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dc.contributor.advisorBevis, Michael
dc.creatorGomes, Christian
dc.description.abstractThrough this research we propose sedimentary basins dewater through long-lived, nearly vertical mega-fractures in order to accommodate observed increases in compaction, and decreases in porosity with increasing depth. Mondol et al. (2007), and geologists before him, were able to prove that bodies of rock lose porosity through basin history due to compaction. Leading us to ask “How does pore fluid escape from these shrinking pores?”. Evidence for the existence of fine-scale, ephemeral ‘natural fractures’, noted by Cosgrove (2001), proves that migration of subsurface fluids occur throughout basin history on a localized level. Thus, allowing us to hypothesize that crustal fracture systems, form drainage systems for subsiding sedimentary basins. We draw an analogy with transportation networks where: alleys lead to streets, streets to roads, roads to highways, and highways to superhighways. If this hypothesis holds true, these fracture systems may control the movement of subsurface fluids which may have implications for fracking operations.en_US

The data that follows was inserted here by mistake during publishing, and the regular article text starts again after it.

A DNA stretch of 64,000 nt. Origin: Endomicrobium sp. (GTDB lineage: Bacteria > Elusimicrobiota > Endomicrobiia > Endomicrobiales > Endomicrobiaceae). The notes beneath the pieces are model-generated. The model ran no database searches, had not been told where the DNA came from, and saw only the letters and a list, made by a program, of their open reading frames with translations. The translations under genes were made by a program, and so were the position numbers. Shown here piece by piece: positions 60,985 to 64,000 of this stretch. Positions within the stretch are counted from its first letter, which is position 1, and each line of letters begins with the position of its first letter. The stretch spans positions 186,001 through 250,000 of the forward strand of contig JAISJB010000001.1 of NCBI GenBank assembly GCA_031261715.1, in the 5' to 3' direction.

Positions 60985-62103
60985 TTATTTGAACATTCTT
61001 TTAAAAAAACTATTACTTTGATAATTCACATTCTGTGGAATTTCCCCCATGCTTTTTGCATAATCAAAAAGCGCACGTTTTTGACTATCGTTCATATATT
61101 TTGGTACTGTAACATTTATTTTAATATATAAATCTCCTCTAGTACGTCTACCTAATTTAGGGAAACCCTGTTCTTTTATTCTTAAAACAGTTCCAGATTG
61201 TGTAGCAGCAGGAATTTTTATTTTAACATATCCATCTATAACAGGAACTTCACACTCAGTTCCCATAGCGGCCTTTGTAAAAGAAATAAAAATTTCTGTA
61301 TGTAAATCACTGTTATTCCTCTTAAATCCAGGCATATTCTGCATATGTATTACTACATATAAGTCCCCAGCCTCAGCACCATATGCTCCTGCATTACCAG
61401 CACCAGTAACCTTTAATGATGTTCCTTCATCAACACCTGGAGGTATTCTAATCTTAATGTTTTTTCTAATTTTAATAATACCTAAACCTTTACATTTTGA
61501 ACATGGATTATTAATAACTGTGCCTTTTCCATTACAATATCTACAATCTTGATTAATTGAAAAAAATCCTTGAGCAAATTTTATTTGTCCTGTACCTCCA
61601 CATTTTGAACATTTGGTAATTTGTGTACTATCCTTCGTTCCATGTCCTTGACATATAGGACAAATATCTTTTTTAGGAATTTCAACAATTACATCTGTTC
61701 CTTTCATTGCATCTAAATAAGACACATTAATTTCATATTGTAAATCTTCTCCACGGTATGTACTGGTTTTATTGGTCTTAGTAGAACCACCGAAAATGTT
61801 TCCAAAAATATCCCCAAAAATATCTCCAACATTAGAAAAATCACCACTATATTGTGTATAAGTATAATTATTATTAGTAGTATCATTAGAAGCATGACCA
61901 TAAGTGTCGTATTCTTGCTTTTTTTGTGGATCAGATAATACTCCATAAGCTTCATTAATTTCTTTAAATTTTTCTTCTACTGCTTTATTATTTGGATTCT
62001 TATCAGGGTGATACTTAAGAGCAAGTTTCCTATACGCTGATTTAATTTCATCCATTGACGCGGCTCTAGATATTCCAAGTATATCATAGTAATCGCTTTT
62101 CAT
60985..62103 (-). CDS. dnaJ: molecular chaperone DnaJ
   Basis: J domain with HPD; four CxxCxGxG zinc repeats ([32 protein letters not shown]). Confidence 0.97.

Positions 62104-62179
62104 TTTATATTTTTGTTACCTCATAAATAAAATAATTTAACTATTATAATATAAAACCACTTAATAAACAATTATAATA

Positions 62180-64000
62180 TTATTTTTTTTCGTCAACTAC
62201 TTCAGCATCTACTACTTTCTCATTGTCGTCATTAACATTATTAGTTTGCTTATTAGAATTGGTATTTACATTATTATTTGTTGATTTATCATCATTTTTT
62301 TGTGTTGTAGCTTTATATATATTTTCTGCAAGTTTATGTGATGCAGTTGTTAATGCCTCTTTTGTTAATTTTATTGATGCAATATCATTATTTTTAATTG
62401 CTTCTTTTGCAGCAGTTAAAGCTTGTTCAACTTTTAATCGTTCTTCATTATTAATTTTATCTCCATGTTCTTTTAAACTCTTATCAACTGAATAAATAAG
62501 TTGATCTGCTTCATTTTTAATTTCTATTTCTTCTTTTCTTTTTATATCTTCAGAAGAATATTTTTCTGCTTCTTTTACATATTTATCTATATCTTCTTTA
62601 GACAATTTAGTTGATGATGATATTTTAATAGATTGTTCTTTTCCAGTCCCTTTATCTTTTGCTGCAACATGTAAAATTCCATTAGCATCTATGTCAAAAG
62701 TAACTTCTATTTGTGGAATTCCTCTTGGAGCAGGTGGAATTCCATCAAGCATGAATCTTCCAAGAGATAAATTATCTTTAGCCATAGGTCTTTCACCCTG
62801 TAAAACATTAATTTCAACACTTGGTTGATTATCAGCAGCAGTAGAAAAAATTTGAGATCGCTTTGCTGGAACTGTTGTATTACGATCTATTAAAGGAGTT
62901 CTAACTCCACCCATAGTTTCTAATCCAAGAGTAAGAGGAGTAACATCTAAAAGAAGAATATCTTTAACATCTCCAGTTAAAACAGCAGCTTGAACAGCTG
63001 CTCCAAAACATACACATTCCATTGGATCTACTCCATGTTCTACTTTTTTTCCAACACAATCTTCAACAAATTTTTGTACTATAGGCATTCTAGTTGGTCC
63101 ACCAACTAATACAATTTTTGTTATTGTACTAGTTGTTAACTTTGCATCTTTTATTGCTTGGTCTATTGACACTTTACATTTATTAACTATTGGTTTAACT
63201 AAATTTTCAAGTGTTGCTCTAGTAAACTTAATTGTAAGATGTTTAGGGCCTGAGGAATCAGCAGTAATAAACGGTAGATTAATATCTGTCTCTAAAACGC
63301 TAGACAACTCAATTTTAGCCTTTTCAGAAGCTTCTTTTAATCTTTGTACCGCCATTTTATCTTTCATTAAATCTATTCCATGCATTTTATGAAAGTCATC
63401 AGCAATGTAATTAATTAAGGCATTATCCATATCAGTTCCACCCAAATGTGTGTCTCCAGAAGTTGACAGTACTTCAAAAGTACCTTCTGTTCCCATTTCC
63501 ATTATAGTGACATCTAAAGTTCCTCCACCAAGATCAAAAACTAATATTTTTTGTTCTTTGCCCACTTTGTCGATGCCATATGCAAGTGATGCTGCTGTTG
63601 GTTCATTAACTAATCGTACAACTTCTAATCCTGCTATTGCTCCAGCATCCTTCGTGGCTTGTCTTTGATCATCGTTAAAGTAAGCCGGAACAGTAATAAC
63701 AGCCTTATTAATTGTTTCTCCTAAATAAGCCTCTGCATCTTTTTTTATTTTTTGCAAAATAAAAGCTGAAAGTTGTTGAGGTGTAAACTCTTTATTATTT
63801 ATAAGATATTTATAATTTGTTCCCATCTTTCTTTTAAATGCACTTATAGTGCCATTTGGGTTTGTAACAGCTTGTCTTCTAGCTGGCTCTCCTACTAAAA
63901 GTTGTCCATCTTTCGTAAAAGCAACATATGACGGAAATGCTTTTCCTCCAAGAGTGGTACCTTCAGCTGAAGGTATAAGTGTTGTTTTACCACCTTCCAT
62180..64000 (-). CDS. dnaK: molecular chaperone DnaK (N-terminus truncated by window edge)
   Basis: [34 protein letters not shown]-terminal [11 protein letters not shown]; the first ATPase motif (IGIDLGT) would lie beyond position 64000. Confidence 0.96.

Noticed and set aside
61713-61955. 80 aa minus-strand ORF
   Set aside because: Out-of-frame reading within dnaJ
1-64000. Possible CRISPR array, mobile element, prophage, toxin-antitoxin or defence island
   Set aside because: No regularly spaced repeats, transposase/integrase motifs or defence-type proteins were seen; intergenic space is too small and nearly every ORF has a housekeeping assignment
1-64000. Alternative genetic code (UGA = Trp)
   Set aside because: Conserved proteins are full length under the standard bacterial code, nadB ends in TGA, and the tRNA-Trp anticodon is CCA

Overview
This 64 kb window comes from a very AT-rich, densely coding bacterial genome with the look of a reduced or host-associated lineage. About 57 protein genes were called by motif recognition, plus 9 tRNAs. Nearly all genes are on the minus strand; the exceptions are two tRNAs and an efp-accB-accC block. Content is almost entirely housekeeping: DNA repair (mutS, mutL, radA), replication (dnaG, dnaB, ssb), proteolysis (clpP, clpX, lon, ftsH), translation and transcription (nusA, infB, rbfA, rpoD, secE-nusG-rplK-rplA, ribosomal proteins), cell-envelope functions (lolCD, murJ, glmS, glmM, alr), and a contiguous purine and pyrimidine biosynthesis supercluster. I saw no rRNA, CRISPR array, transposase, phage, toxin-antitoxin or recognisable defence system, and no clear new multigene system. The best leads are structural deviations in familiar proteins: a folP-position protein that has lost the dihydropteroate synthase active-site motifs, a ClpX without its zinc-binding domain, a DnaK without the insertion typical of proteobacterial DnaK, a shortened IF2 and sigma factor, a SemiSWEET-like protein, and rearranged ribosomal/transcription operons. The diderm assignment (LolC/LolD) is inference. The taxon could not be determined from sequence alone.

dc.publisherThe Ohio State Universityen_US
dc.relation.ispartofseriesThe Ohio State University. School of Earth Sciences Senior Theses; 2014en_US
dc.subjectPervasive Crustal Fracturingen_US
dc.titleHow do Active Sedimentary Basins Dewater as They Deepen and Compact? A Hypothesis in Which Pervasive Crustal Fracturing Provides Persistent Channels for Vertical Fluid Flowen_US
dc.description.embargoNo embargoen_US

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